Nostalgia for the 1980s and ’90s is with us in a big way, particularly when it comes to pop culture. But what do the movie stars of that era look like now? The reality may surprise you – especially if you’re accustomed to their in-character appearances. And A League of Their Own’s Megan Cavanagh – a.k.a. Marla Hooch – is a perfect example.
Those who remember the early 1990s may recall a Penny Marshall-directed film called A League of Their Own. The movie hit box offices in 1992 and featured a mixture of stars and relative unknowns. Tom Hanks, Madonna and Geena Davis already had their names up in lights, while Rosie O’Donnell and Lori Petty were among those yet to make their marks in Hollywood.
In addition to boasting a now-beloved cast, A League of Their Own had several other hooks that drew audiences in. For one thing, it’s a sports film based on one of America’s favorite pastimes – baseball – and for another, it centers around the All-American Girls Professional Baseball League (AAGPBL).
Who are the AAGPBL? Well, in 1943 Major League Baseball was in danger of dying out due to World War II – when many young men were being called up to active duty. So, the owners of the Chicago Cubs franchise came up with a creative solution: an all-women league. And the teams they gathered – involving nearly 600 women – went on to attract crowds of thousands.
Based on these real-life events, A League of Their Own follows the struggles of one all-female team, the Rockford Peaches, as they compete in the league – and ultimately the World Series. The movie was, it’s worth adding, both a commercial and a critical success, applauded for its impressive cast and appealing characters alike.
And one character who swung her way into the hearts of movie fans is Marla Hooch. Played by actress Megan Cavanagh, ballplayer Hooch isn’t considered the most attractive member of the Rockford Peaches in the storyline. In fact, the movie’s scenarios often played on her disinterest in glamor as a source of comedy for the audience.
However, Hooch doesn’t let her shortcomings hold her back. She’s a skilled ballplayer – and her loyalty and dedication to her team won over viewers at the time. And even today, more than 25 years later, she’s still a firm favorite among fans of A League of Their Own.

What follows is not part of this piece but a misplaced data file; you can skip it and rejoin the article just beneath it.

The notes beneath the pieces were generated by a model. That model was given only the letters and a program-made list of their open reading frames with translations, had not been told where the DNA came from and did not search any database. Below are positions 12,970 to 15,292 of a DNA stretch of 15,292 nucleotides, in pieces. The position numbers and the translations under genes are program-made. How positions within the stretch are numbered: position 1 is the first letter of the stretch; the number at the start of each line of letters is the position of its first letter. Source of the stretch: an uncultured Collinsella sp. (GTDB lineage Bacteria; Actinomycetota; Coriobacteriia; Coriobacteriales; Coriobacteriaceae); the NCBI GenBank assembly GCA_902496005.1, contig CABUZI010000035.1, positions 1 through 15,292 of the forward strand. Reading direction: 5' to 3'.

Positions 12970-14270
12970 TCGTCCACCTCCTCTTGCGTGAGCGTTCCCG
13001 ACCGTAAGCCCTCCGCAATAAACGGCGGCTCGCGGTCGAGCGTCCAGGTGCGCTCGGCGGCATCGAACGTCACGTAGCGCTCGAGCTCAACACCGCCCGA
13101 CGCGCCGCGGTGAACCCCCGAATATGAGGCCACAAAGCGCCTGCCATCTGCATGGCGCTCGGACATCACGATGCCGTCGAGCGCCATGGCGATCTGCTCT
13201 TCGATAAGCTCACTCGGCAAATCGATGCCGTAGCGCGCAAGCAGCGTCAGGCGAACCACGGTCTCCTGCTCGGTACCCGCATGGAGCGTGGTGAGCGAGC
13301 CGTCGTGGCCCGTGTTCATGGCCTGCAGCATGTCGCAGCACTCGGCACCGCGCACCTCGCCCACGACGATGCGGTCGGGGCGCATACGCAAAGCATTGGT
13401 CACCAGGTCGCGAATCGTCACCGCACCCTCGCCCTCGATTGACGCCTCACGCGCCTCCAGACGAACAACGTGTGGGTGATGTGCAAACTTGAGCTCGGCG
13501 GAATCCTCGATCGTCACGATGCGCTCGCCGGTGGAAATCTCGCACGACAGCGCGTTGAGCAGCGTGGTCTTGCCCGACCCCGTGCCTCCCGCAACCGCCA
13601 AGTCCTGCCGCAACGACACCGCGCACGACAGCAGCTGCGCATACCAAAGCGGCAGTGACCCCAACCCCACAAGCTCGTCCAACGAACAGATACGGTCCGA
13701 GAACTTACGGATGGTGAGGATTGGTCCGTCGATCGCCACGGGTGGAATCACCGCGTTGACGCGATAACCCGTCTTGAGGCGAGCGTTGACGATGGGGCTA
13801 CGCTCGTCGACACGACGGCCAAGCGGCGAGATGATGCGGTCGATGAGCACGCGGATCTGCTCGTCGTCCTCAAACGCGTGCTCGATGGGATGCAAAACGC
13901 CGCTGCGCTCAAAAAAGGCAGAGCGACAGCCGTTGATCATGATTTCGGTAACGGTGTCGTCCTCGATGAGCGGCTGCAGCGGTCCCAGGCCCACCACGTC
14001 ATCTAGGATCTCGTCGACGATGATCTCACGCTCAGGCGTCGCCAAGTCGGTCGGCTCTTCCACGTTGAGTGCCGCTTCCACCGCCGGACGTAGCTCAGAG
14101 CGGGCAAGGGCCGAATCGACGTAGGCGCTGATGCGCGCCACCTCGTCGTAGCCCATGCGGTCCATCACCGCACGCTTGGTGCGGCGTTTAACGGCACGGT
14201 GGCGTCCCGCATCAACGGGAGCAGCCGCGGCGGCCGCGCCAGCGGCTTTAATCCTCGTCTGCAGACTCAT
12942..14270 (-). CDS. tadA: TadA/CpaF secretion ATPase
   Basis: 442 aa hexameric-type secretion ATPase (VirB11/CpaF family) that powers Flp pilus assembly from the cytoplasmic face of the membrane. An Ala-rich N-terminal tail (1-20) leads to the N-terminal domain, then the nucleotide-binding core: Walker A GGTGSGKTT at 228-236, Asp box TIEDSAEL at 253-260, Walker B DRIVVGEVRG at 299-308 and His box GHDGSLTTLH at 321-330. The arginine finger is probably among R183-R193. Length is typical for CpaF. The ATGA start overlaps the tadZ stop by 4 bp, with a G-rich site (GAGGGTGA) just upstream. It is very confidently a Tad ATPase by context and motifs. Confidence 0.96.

But what about the real woman behind the beloved fictional Hooch? Well, Cavanagh was welcomed into the world in November 1960 in Chicago, where she grew up among four other siblings. Then later, she graduated from Dominican University – formerly Rosary College – and two years after that started her acting career.
To craft her acting skills, Cavanagh joined a theater company called the New Age Vaudeville – formally known as the Comedy Cabaret – in 1984. And though she did several stage performances in a professional capacity while with the troupe, two shows in particular attracted attention from critics.
Plays The TV Dinner Hour and An Evening with Elmore & Gwendolyn Putts, the Neighbors Next Door both showcased Cavanagh’s acting ability during the 1980s. And they each received high praise from the Chicago Tribune’s Rock Kogan, for one, who called them “among the most polished and clever productions of the season.”
As for Cavanagh’s work in Hollywood, although 1992’s A League of Their Own was her big-screen debut, it certainly wasn’t her last. Indeed, the actress would go on to appear in a number of other films, including cult classic Robin Hood: Men in Tights the following year and Miss Congeniality 2: Armed and Fabulous in 2005.
Cavanagh isn’t just known for her more typical acting performances, either; she’s also a gifted voice actress. For instance, the actress lent her vocal chords to animated movies Jimmy Neutron: Boy Genius and its subsequent TV spin-off. And she has voiced characters in multiple video games too.